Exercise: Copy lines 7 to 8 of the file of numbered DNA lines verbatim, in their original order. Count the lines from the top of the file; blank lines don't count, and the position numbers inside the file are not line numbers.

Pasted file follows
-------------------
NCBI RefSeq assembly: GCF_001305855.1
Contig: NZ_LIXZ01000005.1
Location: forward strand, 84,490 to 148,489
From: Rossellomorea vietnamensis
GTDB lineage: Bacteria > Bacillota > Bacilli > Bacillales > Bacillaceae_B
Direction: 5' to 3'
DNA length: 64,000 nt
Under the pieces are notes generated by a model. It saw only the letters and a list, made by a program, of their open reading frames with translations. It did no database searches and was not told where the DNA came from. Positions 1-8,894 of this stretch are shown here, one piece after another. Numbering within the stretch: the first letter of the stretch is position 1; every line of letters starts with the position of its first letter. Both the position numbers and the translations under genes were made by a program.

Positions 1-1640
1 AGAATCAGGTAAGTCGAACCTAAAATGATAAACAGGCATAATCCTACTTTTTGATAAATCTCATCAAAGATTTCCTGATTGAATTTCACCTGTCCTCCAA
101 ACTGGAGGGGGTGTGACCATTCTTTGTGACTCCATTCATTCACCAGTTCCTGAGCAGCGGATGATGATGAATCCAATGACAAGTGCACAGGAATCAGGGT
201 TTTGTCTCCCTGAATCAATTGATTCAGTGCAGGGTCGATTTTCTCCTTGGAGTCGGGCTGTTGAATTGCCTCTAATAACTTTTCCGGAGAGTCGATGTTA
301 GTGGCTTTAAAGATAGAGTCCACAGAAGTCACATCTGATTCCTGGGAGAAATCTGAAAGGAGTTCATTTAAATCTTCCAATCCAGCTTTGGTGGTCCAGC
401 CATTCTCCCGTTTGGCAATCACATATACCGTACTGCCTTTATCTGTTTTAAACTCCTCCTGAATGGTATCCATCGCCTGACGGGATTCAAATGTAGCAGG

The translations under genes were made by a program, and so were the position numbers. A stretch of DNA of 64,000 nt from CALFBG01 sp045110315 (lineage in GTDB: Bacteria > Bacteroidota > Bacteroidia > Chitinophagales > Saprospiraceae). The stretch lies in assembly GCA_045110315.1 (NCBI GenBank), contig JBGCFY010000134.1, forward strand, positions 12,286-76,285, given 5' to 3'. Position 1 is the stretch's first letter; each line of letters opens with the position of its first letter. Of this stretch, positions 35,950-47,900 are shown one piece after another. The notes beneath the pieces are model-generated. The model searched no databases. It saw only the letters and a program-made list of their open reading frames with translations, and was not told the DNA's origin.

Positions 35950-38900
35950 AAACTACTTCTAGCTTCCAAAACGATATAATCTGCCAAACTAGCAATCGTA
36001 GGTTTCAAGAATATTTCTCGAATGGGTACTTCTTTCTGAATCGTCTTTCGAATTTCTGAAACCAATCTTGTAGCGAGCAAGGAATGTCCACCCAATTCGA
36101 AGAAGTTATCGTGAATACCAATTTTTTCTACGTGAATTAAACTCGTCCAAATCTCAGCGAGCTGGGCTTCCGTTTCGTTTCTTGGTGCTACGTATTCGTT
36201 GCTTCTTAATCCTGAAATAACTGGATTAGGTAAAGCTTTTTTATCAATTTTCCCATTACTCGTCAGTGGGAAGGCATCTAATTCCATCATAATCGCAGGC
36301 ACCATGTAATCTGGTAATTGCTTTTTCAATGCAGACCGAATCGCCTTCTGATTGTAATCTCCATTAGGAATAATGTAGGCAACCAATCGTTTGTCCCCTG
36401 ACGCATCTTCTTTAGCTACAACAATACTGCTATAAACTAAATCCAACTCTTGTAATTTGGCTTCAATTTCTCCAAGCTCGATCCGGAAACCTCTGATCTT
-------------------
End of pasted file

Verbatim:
DNA length: 64,000 nt
Under the pieces are notes generated by a model. It saw only the letters and a list, made by a program, of their open reading frames with translations. It did no database searches and was not told where the DNA came from. Positions 1-8,894 of this stretch are shown here, one piece after another. Numbering within the stretch: the first letter of the stretch is position 1; every line of letters starts with the position of its first letter. Both the position numbers and the translations under genes were made by a program.